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Killing the EPA…and the Environment

January 18, 2017


Today two US agencies that compile data on climate change, NOAA and NASA, announced that 2016 was the hottest year on record worldwide.  This is  the third straight year that global temperatures have set a record.

In other news, Scott Pruitt–a climate change skeptic and ardent foe of the Environmental Protection Agency–is now having his hearings in the Senate to become [drumroll, please] the head of the Environmental Protection Agency!

Pruitt became the darling of anti-environmental forces as Attorney General of Oklahoma, where he built his reputation by suing the EPA to avoid compliance with its regulations. His mantra is that regulation should be left to state and local governments, not the federal government.  But his record in Oklahoma reveals little or no litigation to protect the state’s environment, but plenty to protect polluters and the oil and gas industry that dominates Oklahoma politics.

If you want to see the chapter and verse on his record, there are lots of places to look. You can start by clicking here or here.

The Republican dogma that regulation should be left to the states and localities is, of course, a ruse for doing nothing.  Many states, like Oklahoma, are dominated by industries that have a  vested interest in fighting regulation–take the coal industry which calls the shots in states like West Virginia, Wyoming, and Kentucky.  With a few exceptions like California, state governments lack either the resources or the inclination to oppose the interests of large corporations, whose annual revenues can equal or surpass the GNPs of entire countries.  State and local politicians are cheap dates for large corporations, and a few thousand or even a few hundred dollars in campaign contributions can insure favorable votes.

That leaves the federal government and, in particular, the EPA to fight the environmental battles. The flood of money from corporations and billionaires like the Kochs into national politics since Citizens United has already helped make any further legislation to protect the environment a near impossibility, which has meant that any action has had to be done through executive order.

Now Paul Ryan and his henchmen in the House have introduced three bills that would let Congress kill existing rules and block new ones.  These have received very little attention in the media and are exactly the kind of below-the-radar stealth attacks that have become the specialty of the Republican congressional Jacobins.  One would allow repeal of recent Obama administration regulations as a package rather than one by one.  The second says that a rule cannot become effective unless Congress votes to approve it, i.e., Congress could kill a rule by doing nothing. The third, the “Regulatory Accountability Act”, would impose dozens of new legal and procedural requirements on regulators and require them to adopt rules that are “least costly” to the industry being regulated, regardless of public benefits from stricter regulation.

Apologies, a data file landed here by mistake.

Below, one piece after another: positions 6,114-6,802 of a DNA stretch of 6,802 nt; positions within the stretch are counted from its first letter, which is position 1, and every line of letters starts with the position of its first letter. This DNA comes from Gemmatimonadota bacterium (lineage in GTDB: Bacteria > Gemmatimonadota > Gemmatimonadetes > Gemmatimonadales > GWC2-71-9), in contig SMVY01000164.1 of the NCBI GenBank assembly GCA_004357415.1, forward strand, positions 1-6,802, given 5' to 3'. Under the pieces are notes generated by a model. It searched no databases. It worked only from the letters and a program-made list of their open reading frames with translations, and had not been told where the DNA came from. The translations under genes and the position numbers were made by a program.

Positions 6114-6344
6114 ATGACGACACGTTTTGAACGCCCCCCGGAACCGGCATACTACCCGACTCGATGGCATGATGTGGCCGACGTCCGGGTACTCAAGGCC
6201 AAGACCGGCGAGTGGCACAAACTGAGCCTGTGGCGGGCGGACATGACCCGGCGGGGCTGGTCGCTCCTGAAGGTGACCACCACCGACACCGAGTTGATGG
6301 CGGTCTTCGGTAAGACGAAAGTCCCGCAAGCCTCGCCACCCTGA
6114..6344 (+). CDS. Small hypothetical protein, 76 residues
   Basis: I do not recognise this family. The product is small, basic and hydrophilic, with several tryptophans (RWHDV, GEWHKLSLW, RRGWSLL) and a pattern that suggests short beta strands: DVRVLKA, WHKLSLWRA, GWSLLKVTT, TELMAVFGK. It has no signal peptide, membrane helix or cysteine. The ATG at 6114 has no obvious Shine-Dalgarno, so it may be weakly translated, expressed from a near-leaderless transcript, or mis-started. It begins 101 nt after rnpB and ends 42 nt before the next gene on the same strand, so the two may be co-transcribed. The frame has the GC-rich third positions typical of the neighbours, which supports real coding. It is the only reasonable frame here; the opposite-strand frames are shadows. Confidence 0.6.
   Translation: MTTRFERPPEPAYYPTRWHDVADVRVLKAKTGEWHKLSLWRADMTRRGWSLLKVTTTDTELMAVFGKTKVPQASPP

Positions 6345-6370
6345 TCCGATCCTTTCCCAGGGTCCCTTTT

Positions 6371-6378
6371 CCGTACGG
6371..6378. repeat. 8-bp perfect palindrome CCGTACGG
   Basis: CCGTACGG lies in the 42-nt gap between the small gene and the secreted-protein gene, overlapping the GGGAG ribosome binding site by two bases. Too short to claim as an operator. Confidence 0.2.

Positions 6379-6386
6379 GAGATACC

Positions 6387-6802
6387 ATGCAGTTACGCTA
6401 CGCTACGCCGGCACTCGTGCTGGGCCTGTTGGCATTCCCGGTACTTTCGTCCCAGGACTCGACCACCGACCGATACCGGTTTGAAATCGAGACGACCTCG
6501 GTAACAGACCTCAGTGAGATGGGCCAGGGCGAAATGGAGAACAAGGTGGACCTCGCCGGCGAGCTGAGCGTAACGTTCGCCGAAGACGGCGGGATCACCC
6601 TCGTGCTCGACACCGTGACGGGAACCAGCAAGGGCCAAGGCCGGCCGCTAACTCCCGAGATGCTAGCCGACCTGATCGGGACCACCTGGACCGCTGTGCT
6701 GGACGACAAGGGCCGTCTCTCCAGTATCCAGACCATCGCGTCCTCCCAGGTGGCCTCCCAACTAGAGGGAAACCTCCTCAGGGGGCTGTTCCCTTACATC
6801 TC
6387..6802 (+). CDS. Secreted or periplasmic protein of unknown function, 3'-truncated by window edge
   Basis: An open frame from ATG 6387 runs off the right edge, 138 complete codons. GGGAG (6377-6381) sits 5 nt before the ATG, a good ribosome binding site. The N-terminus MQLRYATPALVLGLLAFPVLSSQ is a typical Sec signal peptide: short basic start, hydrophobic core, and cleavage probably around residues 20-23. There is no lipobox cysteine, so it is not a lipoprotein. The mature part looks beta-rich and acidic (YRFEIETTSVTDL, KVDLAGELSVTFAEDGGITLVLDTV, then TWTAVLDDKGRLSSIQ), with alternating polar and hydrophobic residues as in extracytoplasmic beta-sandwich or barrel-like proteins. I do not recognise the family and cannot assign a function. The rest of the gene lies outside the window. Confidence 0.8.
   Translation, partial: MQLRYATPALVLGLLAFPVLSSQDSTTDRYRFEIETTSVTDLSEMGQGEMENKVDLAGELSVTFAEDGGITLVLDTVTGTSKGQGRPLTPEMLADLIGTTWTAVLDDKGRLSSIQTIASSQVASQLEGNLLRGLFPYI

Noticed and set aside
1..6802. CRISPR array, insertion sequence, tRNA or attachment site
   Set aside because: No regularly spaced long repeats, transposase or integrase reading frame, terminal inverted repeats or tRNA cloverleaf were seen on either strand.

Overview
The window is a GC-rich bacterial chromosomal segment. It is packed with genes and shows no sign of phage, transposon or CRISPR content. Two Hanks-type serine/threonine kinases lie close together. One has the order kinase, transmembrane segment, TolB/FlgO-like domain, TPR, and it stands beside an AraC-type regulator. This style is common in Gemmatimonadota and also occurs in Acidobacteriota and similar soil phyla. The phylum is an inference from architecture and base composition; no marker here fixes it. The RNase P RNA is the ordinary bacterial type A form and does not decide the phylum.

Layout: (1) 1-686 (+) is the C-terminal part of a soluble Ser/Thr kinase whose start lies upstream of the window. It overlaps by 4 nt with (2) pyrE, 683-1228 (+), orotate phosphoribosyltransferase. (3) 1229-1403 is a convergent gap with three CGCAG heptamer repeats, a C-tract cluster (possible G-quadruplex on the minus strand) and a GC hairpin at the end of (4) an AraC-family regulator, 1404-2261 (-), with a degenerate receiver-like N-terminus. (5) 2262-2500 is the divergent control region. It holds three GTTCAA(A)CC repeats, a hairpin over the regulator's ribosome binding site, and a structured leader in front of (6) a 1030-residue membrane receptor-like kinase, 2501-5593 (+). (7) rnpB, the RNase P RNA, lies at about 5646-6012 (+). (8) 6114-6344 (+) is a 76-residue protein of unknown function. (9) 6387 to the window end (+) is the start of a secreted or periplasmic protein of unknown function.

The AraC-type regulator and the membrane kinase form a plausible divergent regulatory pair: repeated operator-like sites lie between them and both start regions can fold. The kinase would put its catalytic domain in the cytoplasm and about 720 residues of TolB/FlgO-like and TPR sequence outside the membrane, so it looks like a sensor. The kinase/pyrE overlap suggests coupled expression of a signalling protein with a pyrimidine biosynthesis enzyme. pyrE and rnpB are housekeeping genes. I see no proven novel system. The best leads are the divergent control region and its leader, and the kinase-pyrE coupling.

And now we have an incoming administration that is aggressively hostile on environmental issues and which attacks the science that forms the basis for policies to address climate change. Trump has already stated his intention to rescind US implementation of the international Paris accords to reduce greenhouse gases.  If he follows through on that, the chances of stemming global warming and sea level rise drop to near zero.

If you think these issues don’t really affect you, think again.  For example, those of us who live in the Miami-Fort Lauderdale metro area are among the most threatened in the country by sea level rise.  Most of 6 million south Floridians live on land that is less than 10 feet above sea level, and we are already seeing increased flooding and sea water incursions during periodic “king tides”.  Miami Beach is spending hundreds of millions of dollars to raise streets and install pumps to deal with the problem.  Higher seas mean that the storm surge from a hurricane could be vastly more damaging. Salt water incursion threatens our drinking water that is drawn from the underlying aquifer.

And yet south Florida’s Republican representatives in Congress continue to deny that there is a problem, or if there is, that there is anything to be done about it.  Miami homeboy Marco Rubio still continues to profess ignorance about whether humans have brought about the sharp rise in global temperatures that NOAA and other climate scientists have definitively documented.

I think that is a betrayal of his constituents.  If you want to know why, you should probably follow the money.


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